I started to write this post yesterday, but when I reached out to Grandfather Google for the exact link, the first thing I saw was Pete Buttigieg announcing that he is dropping out of the race. He was my choice, and with Illinois primaries being so close, I felt incredibly upset and could not bring myself to write this post.
This morning, I decided it is still worth writing.
I saw this article published in Tribune last week, and though it was related to Pete Buttigieg, I had similar observations for a long time. Because of Vlad, I had multiple chances to observe not only his relationships but also many other same-sex couples. And I could not agree more with what this article is stating. When people try to tell me something about gender roles in families, and what is “more natural” for a specific gender, I always ask: and what about same-sex couples? I’ve observed it so many times – the fluid roles when it all depends on how busy each of the partners is, who is more stressed or who is sick, who is better in doing particular things.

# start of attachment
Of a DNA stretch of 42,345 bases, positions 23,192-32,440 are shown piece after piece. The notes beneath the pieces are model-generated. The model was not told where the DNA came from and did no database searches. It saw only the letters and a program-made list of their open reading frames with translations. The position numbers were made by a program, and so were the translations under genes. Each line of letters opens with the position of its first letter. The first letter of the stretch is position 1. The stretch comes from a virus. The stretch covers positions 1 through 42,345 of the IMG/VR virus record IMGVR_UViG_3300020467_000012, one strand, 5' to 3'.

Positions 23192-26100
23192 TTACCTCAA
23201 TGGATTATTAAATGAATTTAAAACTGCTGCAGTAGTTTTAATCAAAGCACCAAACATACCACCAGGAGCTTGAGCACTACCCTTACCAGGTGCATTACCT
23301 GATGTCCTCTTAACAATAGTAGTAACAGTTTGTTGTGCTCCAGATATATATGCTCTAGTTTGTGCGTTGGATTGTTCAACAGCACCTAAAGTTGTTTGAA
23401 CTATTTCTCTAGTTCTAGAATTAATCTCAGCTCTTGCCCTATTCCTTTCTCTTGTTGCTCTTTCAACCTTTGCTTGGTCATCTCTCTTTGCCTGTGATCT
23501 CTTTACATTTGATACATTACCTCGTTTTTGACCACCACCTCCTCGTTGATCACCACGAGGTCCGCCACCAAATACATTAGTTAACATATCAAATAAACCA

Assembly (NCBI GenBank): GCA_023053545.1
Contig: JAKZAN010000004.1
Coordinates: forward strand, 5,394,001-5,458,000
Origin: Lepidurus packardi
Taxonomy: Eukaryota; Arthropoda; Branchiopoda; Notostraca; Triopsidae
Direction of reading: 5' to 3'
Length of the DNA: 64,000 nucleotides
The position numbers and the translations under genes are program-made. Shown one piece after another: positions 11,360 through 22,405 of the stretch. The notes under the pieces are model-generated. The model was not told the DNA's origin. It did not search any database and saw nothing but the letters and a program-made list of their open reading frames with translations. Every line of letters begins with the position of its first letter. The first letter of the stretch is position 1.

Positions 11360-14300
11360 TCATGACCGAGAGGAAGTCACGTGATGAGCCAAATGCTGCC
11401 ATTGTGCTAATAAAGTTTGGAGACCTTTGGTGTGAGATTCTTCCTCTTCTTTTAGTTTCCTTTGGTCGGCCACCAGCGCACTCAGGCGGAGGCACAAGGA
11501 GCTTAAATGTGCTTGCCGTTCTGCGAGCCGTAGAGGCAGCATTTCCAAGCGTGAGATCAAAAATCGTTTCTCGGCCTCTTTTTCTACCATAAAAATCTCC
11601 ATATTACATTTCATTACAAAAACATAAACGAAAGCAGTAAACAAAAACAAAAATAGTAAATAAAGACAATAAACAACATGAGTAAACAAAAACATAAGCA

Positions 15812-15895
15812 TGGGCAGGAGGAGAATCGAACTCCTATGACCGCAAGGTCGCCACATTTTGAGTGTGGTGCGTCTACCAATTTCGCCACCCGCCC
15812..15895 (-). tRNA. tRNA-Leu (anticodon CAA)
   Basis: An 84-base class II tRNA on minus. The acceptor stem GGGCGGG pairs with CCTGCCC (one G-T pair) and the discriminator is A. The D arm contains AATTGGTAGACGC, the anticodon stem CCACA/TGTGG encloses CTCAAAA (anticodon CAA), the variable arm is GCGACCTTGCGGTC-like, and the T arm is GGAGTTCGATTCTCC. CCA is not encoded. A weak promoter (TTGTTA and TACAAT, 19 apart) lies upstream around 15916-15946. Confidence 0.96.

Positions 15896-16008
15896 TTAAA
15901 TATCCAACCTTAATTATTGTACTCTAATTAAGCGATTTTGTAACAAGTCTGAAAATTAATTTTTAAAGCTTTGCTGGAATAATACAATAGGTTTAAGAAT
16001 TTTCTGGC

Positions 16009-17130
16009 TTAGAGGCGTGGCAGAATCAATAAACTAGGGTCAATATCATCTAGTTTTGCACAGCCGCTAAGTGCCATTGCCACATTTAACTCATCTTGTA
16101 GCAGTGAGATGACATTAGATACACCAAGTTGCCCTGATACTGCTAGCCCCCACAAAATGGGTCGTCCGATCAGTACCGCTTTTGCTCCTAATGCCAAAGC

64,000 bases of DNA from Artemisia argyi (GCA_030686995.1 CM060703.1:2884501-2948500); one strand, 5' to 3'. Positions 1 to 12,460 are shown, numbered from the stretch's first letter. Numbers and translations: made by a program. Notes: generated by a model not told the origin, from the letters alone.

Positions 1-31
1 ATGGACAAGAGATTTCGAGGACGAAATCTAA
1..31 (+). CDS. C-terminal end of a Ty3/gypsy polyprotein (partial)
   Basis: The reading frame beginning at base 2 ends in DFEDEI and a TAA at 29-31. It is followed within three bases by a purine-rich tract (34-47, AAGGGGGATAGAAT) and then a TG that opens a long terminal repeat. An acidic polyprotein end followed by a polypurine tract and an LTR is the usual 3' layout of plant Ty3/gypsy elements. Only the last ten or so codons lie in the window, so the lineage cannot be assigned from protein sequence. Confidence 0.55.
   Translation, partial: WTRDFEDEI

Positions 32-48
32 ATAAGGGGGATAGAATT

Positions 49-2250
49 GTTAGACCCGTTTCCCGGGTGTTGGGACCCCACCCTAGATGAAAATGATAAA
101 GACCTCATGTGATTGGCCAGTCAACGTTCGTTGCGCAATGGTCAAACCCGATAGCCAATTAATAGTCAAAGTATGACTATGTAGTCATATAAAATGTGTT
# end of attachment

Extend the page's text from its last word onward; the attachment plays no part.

Gay and lesbian couples, Coontz found, tend to approach conflicts with more humor and affection, spend less time criticizing and lecturing each other and offer each other more praise and encouragement, compared with their heterosexual counterparts.
“As a marriage historian,” Coontz told me, “it seems to me we’re totally entering uncharted territory. Never before in history have we tried to do marriage in a way that is totally free from dictation by our biology — whether we can or can’t have babies; whether we have to have babies — or by legal assignments that only husbands can do this and only wives can do that. It’s the first time we’ve really tried to build marriages that were not laid out for us by law and hundreds of years of customs.”Mary Altaffer
I believe that what is emerging now is how our future unions will look like. Indeed, happy and healthy unions.